Pastor Andy Stanley is defending his approach to preaching amid questions from prominent evangelical leaders who contend his methods undermine the Bible's authority and pave the way for unbelief.
In a lengthy article in Outreach magazine on Friday, the pastor of North Point Community Church in Alpharetta, Georgia, responds to his critics and affirms that he believes in biblical inerrancy. What he is doing, he argues, is changing the angle from which he speaks to more effectively engage a post-Christian society, particularly millennials who have left the Church.
Controversy arose in light of Stanley's recent sermon series wherein he argued that because increasing numbers of people in the United States do not lend credence to the Bible, Christians should dispense with the "because the Bible told me so" rationale for believing its truth claims.
Appeals to biblical authority do not translate particularly for millennials who pursue higher education beyond high school, Stanley said.
"The dechurched who grew up in church exit because they find the version of Christianity they've grown up with unconvincing, uninspiring and irrelevant," Stanley said. Moreover, ample evidence exists for the resurrection and the claims Jesus made about Himself even if one does not believe that a worldwide flood took place or Hebrew exodus from Egypt occurred, he said.
But such a tack bothered Southern Baptist Theological Seminary President Al Mohler who wrote last week on his website that defenses of the Christian faith have never been more necessary. And it is impossible to access that faith without the written Word. Stanley, Mohler argued, was "undercutting our only means of knowing Christ and His resurrection from the dead — the Bible," and warned that his approach would inexorably lead to "abject disaster" for the Church.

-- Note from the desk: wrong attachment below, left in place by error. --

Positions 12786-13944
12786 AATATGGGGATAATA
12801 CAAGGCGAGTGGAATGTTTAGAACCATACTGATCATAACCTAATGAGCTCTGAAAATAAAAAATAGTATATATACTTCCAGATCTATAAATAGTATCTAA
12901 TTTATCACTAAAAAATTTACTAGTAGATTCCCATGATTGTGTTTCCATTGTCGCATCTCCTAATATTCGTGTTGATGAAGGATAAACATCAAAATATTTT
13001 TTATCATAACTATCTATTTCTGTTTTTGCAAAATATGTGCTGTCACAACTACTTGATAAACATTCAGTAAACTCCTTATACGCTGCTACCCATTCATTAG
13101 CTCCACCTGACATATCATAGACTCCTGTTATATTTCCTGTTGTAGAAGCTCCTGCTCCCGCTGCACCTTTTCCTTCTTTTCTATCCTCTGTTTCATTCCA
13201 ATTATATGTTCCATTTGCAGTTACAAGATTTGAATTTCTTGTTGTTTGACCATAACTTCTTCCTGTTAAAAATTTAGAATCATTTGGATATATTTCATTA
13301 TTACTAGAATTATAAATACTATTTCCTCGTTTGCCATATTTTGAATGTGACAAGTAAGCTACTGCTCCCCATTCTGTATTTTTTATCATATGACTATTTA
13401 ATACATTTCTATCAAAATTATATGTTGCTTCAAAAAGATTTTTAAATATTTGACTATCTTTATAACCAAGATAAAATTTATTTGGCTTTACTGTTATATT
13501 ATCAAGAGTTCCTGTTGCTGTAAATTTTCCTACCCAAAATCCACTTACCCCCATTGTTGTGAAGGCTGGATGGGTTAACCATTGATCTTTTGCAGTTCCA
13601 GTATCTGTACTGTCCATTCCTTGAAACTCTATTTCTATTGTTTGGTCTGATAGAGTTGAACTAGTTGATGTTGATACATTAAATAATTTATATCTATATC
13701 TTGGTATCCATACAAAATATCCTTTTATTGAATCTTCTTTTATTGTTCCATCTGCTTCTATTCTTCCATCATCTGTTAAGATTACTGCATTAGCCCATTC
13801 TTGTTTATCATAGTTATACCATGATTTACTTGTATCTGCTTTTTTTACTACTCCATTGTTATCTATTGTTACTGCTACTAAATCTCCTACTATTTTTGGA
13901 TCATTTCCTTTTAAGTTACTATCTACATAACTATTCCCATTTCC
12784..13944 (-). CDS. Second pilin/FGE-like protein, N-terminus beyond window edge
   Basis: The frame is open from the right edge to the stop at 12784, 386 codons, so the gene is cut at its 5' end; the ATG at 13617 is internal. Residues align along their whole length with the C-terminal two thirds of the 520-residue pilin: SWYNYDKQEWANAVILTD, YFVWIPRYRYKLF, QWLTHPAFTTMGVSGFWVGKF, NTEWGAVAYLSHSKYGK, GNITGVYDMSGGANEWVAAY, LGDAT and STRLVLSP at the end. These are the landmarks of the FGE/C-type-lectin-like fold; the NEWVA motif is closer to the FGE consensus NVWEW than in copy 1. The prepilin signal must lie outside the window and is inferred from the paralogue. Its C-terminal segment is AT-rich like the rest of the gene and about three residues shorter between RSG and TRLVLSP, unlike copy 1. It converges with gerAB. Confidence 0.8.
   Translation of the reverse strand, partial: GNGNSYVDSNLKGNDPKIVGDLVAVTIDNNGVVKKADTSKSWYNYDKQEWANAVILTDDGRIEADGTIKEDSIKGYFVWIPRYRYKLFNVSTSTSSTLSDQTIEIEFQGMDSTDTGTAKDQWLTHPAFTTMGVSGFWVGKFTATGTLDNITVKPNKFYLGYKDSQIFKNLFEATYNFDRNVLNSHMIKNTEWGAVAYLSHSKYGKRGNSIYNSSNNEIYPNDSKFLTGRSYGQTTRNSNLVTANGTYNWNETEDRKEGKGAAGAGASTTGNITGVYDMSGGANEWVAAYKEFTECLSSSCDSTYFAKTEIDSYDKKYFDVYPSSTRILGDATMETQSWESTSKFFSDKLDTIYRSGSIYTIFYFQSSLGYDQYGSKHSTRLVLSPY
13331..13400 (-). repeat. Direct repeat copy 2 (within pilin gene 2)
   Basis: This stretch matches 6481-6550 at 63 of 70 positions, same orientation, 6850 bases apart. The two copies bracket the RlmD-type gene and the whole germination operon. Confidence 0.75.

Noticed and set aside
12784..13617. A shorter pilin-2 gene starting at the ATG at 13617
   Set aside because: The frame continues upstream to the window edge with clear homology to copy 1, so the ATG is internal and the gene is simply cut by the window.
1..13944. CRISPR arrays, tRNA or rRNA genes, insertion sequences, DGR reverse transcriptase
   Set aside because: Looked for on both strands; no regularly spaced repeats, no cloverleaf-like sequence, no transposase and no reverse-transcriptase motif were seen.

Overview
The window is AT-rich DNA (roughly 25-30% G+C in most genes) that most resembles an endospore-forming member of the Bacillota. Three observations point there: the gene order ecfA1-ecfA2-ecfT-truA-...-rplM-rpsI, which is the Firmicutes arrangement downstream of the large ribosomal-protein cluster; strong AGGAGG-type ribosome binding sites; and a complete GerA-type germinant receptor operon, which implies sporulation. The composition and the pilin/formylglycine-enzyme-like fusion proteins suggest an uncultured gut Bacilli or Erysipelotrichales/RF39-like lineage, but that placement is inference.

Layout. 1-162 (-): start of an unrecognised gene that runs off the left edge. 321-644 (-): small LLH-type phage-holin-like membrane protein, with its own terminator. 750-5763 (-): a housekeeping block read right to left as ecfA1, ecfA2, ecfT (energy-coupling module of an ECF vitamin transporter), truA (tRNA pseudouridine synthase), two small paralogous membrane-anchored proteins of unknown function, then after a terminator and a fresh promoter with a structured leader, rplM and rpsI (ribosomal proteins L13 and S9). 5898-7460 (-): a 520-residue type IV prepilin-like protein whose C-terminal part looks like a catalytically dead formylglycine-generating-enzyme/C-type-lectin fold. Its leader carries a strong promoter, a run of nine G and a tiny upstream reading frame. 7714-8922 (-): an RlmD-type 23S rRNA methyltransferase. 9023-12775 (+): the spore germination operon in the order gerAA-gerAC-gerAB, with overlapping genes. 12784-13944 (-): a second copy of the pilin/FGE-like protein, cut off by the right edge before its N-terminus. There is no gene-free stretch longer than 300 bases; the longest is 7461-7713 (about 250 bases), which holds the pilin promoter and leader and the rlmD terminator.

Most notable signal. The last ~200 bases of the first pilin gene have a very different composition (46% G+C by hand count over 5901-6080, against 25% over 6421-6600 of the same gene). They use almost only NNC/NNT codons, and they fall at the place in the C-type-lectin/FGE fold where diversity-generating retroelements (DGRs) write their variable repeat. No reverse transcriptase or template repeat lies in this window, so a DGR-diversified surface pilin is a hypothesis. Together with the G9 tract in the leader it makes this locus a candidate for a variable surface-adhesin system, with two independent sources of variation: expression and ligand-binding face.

"This is an apologetic disaster and would leave Christians with no authoritative Scripture. Instead, we would be dependent upon historians (among others) to tell us what parts of both testaments we can still believe," Mohler said.
"Those parts will inevitably grow fewer and fewer. This is what must happen when the total trustworthiness, sufficiency, and authority of the Bible is subverted," Mohler continued.
Nothing could be further from the truth, Stanley replied in response to such charges. Mohler and others, he asserted, have misunderstood him.
Although Scripture does not provide guidelines for ministering to a post-Christian world, Stanley notes that at several times in the New Testament readers witness Peter and Paul operating from a different framework and using different language when speaking to Jews or Gentiles.
In Acts 17, for instance, the Apostle Paul addresses the Athenians, and urges them to repent from their idolatry. Yet although he refers to Him, Paul doesn't mention Jesus by name. To some that might seem like an egregious omission, like Paul was leaving out an essential element of the Gospel, when really he knew his audience's frame of reference.
"To say Paul's approach to the Gentiles in Athens differed from his approach to the Jews in Pisidian Antioch would be the understatement of understatements," Stanley said. "But his central message was the same. God has done something in the world on behalf of all humankind."
Stanley insists he is doing a similar thing today.
"So will you consider retooling in order to win some and save some? Are you willing to take a long, hard look at everything you're currently doing through the eyes of the post-Christian? Are you ready to be a student rather than a critic? We don't have time for tribes. We don't have time for the petty disagreements that only those inside our social media circles understand or care about," Stanley said.
"We're losing ground. The most counterproductive thing we can do is criticize and refuse to learn from one another. So come on. If you believe in the bodily resurrection of Jesus Christ, that's all I need to know. And in light of what's at stake, in light of who is at stake, perhaps that's all you need to know as well," he concluded.